Perspectives of people with disability kept us grounded in the reality of lived experiences throughout the day and ensured that their voice was at the forefront of all discussion,

Three highlights stand out from the programme.  First was hearing about the innovative text based emergency services programme that enables deaf and hearing impaired persons to make direct contact with emergency services.  This is the only direct programme of its type (others use third party providers slowing response times) and has been developed in full consultation with the deaf community.

The second highlight was the input from international guests – Marcie Roth live from the USA via skype and guests from Pakistan & Japan via recorded messages.  The perspectives of these excellent speakers on how they have  worked towards the same goal as this symposium was great and brought a sense of being part of something that is a truly global initiative – albeit with distinctly local actions.

Finally the day ended with the symposium attendees working to come up with a range of innovative solutions to progress inclusive emergency responses.  It was great to see the energy that was so evident throughout the symposium maintained to the end as people from across all stakeholders worked together to come up with great ideas.  Many ideas involved people with disabilities taking the lead in their communities to progress local initiatives for inclusion.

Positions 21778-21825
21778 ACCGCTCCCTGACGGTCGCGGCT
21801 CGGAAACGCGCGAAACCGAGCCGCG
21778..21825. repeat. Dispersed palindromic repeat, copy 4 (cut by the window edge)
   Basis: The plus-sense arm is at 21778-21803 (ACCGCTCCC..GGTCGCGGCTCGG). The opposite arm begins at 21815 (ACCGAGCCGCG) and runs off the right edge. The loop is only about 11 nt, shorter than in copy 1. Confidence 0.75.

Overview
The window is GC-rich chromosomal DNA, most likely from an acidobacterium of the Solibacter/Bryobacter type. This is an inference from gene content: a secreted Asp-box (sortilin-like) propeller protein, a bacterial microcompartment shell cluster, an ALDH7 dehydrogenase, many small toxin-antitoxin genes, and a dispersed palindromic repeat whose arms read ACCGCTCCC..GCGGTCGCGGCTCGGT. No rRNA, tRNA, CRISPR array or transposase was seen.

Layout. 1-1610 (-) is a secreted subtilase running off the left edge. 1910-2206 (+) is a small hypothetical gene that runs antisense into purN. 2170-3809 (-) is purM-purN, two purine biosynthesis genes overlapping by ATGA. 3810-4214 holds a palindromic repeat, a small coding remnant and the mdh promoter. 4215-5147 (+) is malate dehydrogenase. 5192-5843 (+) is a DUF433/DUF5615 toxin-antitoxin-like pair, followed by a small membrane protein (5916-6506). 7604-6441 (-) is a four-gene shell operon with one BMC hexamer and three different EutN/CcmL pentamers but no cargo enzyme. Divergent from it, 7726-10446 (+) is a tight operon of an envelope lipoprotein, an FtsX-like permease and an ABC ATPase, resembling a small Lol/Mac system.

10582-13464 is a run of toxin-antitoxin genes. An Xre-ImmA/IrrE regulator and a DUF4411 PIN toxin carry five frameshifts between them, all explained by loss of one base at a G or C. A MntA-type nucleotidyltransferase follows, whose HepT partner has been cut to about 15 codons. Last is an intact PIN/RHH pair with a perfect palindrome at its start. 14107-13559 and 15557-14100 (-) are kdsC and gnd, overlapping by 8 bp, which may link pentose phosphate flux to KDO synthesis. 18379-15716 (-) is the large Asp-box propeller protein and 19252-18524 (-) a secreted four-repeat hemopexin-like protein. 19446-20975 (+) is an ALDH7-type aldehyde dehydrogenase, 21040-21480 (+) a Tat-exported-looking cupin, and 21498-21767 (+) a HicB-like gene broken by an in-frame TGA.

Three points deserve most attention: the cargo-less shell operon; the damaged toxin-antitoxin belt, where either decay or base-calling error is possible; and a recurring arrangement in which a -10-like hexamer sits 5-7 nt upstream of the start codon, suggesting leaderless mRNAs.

As the symposium ends we can reflect on some excellent discussions, new relationships, increased understanding and real progress towards shared goals.  All in all not bad for 2 days work.

The ball is well and truly in the hands of all stakeholders to move forward wit the energy and commitment demonstrated over the last two days.  As a member of the steering committee said the job is not over – it has only just begun.  But what a great beginning!


Monday, 28 May 2342 NZST

Today saw the opening of a two day symposium on disability inclusive approaches to emergency management – a hot topic in New Zealand where the devastation of the February 2011 Christchurch earthquake is still very real.  Given the theme of the symposium the day started perhaps fittingly with a 4.4 magnitude earthquake waking us at 5:00am.

The symposium itself started with a welcome from a local Maori elder and a waiata or song: